To do this workout, you will need a pair of dumbbells, kettlebells or the heaviest things around the house you can find.
‘As you get stronger, you will need to add more weight/resistance to your lifting to stimulate the muscle,’ adds Sarah. ‘The aim is to progressively lift heavier all the time and improve. Try and lift more weight every time you go to the gym or invest in heavier weights for the home. As you grow in strength and confidence, you can take all of these moves into the free weights section of the gym and start challenging what you can lift!’
Feel like you need more support or guidance on your technique? Try one of Sarah’s new 45-minute Roar Fitness group classes (opens in new tab) at Roar Fitness in Kensington, London (each class has a max of 10 people), or join in online from the comfort of your home with a daily timetable of live classes that are also available On Demand from £15 a month.
Best weight lifting workout for fat burn: the 8 resistance exercises to burn fat fast
In-depth: how to deadlift correctly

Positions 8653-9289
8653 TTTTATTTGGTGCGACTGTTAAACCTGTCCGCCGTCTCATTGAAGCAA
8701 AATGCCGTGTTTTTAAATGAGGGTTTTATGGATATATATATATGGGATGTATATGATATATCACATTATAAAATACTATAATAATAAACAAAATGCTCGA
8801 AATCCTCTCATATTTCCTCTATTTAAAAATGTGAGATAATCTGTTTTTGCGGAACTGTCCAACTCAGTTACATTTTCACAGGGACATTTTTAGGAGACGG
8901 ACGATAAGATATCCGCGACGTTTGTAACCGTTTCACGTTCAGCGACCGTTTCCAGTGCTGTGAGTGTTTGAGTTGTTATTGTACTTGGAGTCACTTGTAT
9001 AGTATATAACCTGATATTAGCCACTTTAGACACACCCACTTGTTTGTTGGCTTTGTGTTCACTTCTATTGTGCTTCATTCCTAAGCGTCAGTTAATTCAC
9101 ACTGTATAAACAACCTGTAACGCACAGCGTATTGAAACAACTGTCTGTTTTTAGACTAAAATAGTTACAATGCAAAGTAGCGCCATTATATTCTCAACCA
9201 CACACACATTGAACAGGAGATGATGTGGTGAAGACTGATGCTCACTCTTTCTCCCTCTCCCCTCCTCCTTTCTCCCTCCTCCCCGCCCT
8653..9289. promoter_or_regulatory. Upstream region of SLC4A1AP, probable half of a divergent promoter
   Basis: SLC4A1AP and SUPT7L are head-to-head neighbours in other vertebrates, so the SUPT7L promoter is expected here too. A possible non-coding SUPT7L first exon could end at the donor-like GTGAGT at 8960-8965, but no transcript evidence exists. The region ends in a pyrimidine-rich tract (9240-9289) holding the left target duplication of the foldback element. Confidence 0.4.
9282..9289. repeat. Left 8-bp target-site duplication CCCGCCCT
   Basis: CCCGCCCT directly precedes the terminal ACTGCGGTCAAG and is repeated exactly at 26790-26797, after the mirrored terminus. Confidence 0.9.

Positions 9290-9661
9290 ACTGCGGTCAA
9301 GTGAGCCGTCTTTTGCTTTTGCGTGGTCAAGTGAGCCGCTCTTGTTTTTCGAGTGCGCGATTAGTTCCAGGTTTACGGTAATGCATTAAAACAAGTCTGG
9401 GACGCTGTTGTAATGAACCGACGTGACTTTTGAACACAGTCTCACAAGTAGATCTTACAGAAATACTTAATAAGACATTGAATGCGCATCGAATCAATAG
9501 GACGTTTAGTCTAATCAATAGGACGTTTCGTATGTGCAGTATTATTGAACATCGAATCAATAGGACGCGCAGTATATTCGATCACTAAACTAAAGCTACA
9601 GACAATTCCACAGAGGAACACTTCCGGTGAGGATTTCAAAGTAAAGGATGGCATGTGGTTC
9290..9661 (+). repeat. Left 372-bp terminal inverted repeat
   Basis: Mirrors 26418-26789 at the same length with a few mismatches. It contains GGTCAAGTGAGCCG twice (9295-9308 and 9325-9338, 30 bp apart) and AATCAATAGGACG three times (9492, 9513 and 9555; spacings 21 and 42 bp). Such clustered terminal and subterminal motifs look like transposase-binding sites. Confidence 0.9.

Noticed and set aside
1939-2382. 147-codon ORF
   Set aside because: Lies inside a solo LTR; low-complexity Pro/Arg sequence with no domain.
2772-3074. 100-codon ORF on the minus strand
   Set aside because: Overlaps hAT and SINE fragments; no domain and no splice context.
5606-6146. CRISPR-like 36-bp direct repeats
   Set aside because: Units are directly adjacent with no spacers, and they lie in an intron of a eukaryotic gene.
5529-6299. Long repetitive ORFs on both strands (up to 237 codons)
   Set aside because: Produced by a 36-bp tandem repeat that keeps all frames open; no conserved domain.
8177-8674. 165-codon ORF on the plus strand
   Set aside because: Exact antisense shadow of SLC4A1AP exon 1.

Why: ‘Working mostly the posterior chain (back, hamstrings and glutes), the deadlift is one of the exercises that have the most crossover into everyday life strength - think getting up and down and picking things up off the floor. Deadlifts will help strengthen your back and protect you from very common lower-back injuries.’
How: ‘Hold your weights in hands, with your feet shoulder-width apart. Keep your back flat and start the movement by pushing your bum back, hinging at the hips, and slowly sliding the weights down your thighs until the weight reaches your knees, then bend at the knees until the weight gets to your mid-shin. Return to standing straight using that exact movement pattern in reverse.’
In-depth: how to do push-ups